James Dingley: Industry flourished after the Reformation

The White Linen Hall in Belfast, where the linen was transported to, built in 1785 as reflection of the growth of that indusry
The White Linen Hall in Belfast, where the linen was transported to, built in 1785 as reflection of the growth of that indusry

This is part three in a six-part series on the Reformation by Dr Dingley (links to other parts below):

Industry is the appliance of science, both as a scientific approach to managing and manufacturing and in conceiving and designing the goods to be manufactured.

The scene inside a typical linen mill in the early 20th century, more than a century into the industrial revolution

The scene inside a typical linen mill in the early 20th century, more than a century into the industrial revolution

And just as early science mostly flourished in Reformation countries so too did industry – the Protestant Work Ethic.

This ‘ethic’ was not just about hard work, but working scientifically, i.e. rationally efficient to maximise production, not for self-aggrandisement but for God. In maximising production one was profitably using ones time on God’s earth by multiplying the fruits of it for His glory.

Subordination to tradition and mystical authority (the Papacy) denied the right and opportunity break free to maximise efficiency and God’s work, based on rational, scientific production and wealth creation. Consequently, those who supported new scientific methods saw themselves as morally legitimate. Equal to, if not better than the old order of Kings and Popes that resisted science and were rooted in the old static, rural, mystical medieval order. The new industrialist was born, driving, thrusting, impatient for change and vastly improving the wealth and well-being of society.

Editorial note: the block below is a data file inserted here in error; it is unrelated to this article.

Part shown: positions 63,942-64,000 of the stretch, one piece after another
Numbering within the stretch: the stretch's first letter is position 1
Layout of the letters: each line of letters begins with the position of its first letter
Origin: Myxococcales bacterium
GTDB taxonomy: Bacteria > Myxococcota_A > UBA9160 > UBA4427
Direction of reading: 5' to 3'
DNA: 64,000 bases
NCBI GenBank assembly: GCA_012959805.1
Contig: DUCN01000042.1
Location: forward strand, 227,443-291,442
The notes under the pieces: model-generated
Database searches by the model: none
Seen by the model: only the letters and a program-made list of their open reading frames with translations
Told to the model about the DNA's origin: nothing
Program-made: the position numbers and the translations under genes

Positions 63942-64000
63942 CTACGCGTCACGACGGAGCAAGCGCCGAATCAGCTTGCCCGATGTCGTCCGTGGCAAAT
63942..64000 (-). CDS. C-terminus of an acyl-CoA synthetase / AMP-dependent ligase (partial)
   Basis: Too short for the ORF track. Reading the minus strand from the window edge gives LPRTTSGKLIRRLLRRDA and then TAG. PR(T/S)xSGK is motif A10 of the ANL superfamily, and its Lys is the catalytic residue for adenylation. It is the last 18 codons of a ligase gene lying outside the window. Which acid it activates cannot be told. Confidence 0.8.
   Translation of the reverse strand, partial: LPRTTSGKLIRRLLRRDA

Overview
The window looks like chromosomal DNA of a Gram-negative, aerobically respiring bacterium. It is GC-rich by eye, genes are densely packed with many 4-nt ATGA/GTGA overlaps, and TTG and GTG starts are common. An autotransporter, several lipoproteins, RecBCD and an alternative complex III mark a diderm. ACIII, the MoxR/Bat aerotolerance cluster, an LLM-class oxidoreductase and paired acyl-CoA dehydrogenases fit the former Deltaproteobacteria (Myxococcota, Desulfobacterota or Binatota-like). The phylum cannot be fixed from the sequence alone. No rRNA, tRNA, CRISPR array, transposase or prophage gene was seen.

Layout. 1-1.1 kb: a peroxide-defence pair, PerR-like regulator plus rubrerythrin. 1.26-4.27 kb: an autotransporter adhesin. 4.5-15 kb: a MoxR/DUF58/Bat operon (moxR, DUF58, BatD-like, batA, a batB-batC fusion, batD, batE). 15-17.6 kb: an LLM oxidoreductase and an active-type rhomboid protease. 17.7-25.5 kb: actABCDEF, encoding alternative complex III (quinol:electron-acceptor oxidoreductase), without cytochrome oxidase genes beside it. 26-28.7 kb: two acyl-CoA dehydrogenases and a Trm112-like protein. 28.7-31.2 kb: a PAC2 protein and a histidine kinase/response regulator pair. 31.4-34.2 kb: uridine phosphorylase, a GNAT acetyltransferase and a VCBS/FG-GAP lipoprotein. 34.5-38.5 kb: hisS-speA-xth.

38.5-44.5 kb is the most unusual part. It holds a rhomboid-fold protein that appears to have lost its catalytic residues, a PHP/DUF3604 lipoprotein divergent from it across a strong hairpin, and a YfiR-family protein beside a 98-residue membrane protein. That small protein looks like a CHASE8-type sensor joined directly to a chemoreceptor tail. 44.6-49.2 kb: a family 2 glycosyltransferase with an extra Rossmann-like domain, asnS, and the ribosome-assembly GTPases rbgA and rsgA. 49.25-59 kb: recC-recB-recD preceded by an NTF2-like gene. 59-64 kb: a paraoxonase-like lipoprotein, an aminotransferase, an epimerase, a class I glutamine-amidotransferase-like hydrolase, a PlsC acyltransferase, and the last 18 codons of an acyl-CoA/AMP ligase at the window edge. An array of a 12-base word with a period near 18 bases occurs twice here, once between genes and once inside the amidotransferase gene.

Nearly all of these industrialist were Protestant, especially Dissenters and non-conformists. In addition, they quite consciously married industry, science and religion, learning God’s laws and applying them productively to the glory of God and the betterment of their fellow men (the community as a whole benefitted).

James Dingley

James Dingley

Further, they directly associated their economic and scientific activity with calls for social and political change, denying that God had created any specific socio-economic and political order that could hold back industrial development. Just as they studied their Bibles, science books and work ledgers so they studied government, economics and society, seeking better, more scientific (hence efficient) ways to order the world we live in.

Once again, this was a direct challenge to a Papacy rooted in the medieval order that resisted change and idealised the traditional, rural, peasant world, where the Church was the centre of all local and pan-European political and other activity.

Self-made (Bible-reading) men, who had proven their ability to change the world for the betterment of mankind and break the bonds of traditional servitude created a challenge to Papal authority it rarely attempted to answer, just resist.

Industry, the appliance of science, exemplified the ability to change and improve God’s world, not passively submit to ordained orders. Industry freed men from traditional constraints, poverty and want, the miserable lives Hobbes noted – ‘poor, lonely, nasty, brutish and short’ - in the 17th century.

• Dr James Dingley is an academic and chair of the Francis Hutcheson Institute. He has published on conflict analysis and nationalism and is author of ‘The IRA: the Irish Republican Army’

Other parts in series:

PART FOUR (July 12): The Reformation boosted science and economic success

PART TWO (May 4): Papacy opposed the democracy that arose from the Reformation

PART ONE (April 13): The Reformation ushered in liberal democracy, science and industry